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Militant Islam Monitor > Articles > Al Qaeda No.2 man shot dead: Financier and religious aid to Al Zarqawi was betrayed for $50,000

Al Qaeda No.2 man shot dead: Financier and religious aid to Al Zarqawi was betrayed for $50,000

September 28, 2005

The Times

Al-Qaeda's No 2 in Iraq is shot dead after betrayal
From Anthony Lloyd in Baghdad
AN AL-QAEDA commander claimed by the Americans to be the group's second-in-command in Iraq has been shot dead in a raid on his safe house, the US military said yesterday.

Abu Azzam, a financier and religious aide to Abu Musab al-Zarqawi and leader of al-Qaeda's operations in Baghdad, was killed by American and Iraqi special forces while sheltering in a block of flats, having apparently been betrayed by an al-Qaeda insider.

In a separate development, Iraqi police found the decomposing bodies of 22 Iraqi men near Kut, 100 miles southeast of Baghdad. They had been bound, blindfolded and shot in the head in what appeared to be another in a series of sectarian killings.

A US military spokesman said that Azzam had been traced thanks to "multiple intelligence sources and information from a close associate", adding: "During the operation, which was held with the intent of capturing him, he fired and he was killed by return fire."

It was unclear why, for such a senior operative, Azzam had a bounty of a mere $50,000 (28,000) placed on his head by the US in a list of Iraq's 29 most-wanted terrorists. Other bounties ran to several million dollars.

American and Iraqi officials have frequently claimed to have killed or captured top lieutenants of al-Zarqawi in Iraq, though al-Qaeda's subsequent ability to strike against targets across the country has scarcely been impaired.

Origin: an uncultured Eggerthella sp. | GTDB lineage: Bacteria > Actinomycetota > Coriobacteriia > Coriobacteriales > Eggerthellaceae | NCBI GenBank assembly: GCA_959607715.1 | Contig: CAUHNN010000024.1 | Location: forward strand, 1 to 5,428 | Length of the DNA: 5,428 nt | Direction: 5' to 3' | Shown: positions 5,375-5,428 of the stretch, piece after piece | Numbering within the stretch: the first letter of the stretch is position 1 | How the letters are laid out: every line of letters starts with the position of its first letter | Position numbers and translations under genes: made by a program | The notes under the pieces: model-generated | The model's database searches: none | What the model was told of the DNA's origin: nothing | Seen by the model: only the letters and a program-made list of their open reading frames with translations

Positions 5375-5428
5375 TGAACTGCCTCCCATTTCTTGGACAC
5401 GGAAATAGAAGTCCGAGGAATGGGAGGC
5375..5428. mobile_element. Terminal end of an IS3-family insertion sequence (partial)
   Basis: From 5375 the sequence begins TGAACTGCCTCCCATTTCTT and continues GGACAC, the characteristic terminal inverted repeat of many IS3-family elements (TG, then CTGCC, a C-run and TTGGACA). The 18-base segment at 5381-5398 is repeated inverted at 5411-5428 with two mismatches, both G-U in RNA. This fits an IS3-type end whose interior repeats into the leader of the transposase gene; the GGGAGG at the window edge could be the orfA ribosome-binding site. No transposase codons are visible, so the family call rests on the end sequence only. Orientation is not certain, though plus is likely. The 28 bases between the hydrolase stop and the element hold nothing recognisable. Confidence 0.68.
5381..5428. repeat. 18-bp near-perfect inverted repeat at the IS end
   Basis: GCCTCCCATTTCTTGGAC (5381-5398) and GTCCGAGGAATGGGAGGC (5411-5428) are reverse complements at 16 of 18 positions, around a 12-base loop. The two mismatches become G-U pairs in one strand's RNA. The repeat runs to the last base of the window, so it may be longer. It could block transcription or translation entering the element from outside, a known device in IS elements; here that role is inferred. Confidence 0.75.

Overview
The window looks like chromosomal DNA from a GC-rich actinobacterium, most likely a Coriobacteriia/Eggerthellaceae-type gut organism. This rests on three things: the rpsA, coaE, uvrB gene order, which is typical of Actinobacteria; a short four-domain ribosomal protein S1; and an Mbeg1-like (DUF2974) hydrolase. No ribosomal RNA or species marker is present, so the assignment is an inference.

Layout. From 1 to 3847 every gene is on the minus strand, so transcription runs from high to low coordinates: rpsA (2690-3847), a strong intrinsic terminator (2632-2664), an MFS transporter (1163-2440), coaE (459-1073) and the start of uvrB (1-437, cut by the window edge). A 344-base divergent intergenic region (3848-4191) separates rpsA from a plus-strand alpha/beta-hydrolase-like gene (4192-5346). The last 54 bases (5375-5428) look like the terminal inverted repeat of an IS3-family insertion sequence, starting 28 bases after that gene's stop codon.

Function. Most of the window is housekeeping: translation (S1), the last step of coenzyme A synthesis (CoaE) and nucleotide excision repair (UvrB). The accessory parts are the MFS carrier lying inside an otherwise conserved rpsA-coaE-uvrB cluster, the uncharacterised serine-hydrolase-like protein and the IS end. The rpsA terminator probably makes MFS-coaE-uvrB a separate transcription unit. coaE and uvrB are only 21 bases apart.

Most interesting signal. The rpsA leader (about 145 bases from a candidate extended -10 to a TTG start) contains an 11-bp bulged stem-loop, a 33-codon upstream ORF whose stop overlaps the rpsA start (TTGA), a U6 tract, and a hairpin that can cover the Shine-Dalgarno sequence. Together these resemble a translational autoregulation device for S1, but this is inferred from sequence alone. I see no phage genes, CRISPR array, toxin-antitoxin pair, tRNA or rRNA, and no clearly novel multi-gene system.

Azzam, whose real name is Abdullah Najim Abdullah Mohamed al-Jawari, may be more significant. The Iraqi-born terrorist was an able field commander who had claimed to be behind the assassinations of several leading politicians, including the car bomb that killed Izzadine Saleem, president of the US-appointed Governing Council, in May last year, and an attack in July that year that killed the governor of Nineveh province.

The US military said that Azzam had been al-Qaeda's "emir" in Anbar province, heartland of the Sunni insurgency, until the spring, when he became al-Qaeda's operations chief in Baghdad, and had overseen the upsurge of violent attacks in the city.

A suicide bomber attacked a police station in Baquba, 30 miles north of Baghdad, yesterday, killing nine and bringing the death toll during the past three days to at least 62.

Al-Zarqawi is known to have deputed his leadership to al-Qaeda regional commanders, known as emirs. As well as co-ordinating the finance, logistics, planning and operations for their commands, these emirs work with propaganda officers who broadcasting al-Qaeda's "successes" to mobilise support and funding

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